WASHINGTON (GrayDC) Veteran suicide rates continue to be alarmingly high.
Sen. Mike Crapo (R-ID) introduced the SERVICE Act which would eliminate the time limit for veterans seeking combat-related mental health care. (Source: Gray DC)
"Mental health care is a huge concern. You have 20 veterans who take their own lives a day," said Carlos Fuentes, the VFW Director of Legislative Services.
The Director of National Legislative Service at the VFW Carlos Fuentes--an Afghanistan veteran himself--says veterans need access to mental healthcare throughout their life after combat.
The current law says veterans can only get help for combat-related mental health issues at the VA for five years after they get discharged.
That's why Fuentes is supporting a bill, the SERVICE Act, in Congress to eliminate the time limit for veterans.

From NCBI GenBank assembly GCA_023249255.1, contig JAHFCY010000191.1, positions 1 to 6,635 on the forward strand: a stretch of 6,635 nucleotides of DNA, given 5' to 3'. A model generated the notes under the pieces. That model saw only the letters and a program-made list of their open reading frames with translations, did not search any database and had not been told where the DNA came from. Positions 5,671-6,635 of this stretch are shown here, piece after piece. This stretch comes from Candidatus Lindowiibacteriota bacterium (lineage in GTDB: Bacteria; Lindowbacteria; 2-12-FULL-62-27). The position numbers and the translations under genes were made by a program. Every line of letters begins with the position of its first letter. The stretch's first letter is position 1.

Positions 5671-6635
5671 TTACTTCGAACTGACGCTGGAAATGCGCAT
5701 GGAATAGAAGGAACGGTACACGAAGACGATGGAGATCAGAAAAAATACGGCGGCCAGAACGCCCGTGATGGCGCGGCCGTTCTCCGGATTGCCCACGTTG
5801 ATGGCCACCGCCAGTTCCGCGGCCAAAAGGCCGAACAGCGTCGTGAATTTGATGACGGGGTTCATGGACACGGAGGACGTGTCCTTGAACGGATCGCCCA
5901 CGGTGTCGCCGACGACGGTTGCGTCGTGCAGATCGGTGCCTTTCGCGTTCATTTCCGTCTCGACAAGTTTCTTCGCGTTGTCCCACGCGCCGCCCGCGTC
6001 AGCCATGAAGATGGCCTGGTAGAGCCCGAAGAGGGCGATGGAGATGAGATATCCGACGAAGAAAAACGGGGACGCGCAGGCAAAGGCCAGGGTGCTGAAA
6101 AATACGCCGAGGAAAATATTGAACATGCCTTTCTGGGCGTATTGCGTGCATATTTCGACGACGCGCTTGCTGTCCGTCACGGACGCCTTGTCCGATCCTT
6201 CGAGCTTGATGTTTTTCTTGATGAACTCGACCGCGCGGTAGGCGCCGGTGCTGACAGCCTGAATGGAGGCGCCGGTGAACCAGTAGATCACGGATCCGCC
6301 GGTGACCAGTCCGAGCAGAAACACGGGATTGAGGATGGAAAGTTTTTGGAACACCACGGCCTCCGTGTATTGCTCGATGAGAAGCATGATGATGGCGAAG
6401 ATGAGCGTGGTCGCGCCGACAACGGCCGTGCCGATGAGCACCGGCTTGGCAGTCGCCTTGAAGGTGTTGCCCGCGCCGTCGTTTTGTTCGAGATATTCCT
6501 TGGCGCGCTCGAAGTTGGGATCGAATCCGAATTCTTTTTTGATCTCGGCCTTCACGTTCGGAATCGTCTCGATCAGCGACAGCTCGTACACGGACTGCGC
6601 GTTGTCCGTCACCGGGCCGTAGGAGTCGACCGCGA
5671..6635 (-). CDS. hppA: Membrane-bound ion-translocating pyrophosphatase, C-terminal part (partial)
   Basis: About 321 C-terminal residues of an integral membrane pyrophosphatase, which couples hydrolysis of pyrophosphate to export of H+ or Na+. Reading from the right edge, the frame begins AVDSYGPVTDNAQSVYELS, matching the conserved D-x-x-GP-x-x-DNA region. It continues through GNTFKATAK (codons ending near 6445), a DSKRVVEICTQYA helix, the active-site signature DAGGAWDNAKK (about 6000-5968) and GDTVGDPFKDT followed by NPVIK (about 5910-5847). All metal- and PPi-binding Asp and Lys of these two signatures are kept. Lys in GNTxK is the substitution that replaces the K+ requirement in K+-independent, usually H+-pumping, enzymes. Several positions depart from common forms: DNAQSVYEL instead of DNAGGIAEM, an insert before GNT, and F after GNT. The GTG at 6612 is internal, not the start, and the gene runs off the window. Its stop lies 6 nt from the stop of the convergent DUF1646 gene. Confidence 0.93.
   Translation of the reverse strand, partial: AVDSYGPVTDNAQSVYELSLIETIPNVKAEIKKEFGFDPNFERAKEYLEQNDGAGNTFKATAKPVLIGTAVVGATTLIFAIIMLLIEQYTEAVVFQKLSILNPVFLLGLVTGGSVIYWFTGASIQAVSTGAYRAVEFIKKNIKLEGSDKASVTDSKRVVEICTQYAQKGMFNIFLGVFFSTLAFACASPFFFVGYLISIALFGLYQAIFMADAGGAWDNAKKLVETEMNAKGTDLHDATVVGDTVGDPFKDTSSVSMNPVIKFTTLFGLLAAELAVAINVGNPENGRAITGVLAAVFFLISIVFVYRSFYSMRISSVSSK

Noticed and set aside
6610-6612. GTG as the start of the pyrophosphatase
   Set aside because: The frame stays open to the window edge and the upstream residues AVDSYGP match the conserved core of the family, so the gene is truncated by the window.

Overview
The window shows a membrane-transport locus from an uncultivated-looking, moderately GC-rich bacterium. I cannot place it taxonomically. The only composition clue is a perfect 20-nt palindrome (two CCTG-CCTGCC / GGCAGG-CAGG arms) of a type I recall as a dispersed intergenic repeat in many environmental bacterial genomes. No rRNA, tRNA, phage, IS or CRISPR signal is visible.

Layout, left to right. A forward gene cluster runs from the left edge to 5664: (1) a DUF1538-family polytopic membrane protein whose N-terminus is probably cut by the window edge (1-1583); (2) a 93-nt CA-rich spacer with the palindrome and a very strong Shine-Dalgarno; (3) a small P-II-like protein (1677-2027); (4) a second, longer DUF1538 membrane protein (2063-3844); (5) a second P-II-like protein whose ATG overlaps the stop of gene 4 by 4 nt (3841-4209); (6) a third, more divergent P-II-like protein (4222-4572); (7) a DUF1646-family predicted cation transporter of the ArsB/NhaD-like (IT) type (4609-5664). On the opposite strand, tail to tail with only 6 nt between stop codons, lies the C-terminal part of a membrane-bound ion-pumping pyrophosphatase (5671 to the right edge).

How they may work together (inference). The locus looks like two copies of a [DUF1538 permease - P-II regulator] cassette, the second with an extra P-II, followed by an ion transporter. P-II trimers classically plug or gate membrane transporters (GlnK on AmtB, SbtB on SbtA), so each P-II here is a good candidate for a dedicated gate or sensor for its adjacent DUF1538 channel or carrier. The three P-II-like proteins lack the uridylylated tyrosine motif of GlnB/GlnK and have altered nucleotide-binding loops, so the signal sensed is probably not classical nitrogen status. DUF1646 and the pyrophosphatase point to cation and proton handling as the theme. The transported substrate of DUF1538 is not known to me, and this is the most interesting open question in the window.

"Many healthcare conditions that are prevalent among Iraq and Afghanistan veterans don't manifest within those 5 year periods. This bill would certain address that," said Fuentes.
Idaho Republican Senator Mike Crapo (R-ID) and Democratic Nevada Senator Catherine Cortez Masto (D-NV) introduced the SERVICE Act last month with the hopes of helping veterans before it is too late.
Lawmakers on both sides of the aisle are determined to help service members get the care they deserve.
"The rate of veteran suicide in Idaho is about 150 percent of the rate of veteran suicide nationally, so this is a big issue in Idaho," said Sen. Mike Crapo (R-ID).
But the bill has some shortcomings according to George Washington University Professor Dr. Amir Afkhami. While he says it's an important step to helping more veterans, the bill may not do enough to reach all of them.
"They need access to mental health in areas that typically don't have easy access to the VA healthcare system, such as rural areas," said Dr. Afkhami, Associate Professor of Psychiatry & Global Health, George Washington University.
The SERVICE Act is now sitting in the Committee on Veterans' Affairs.
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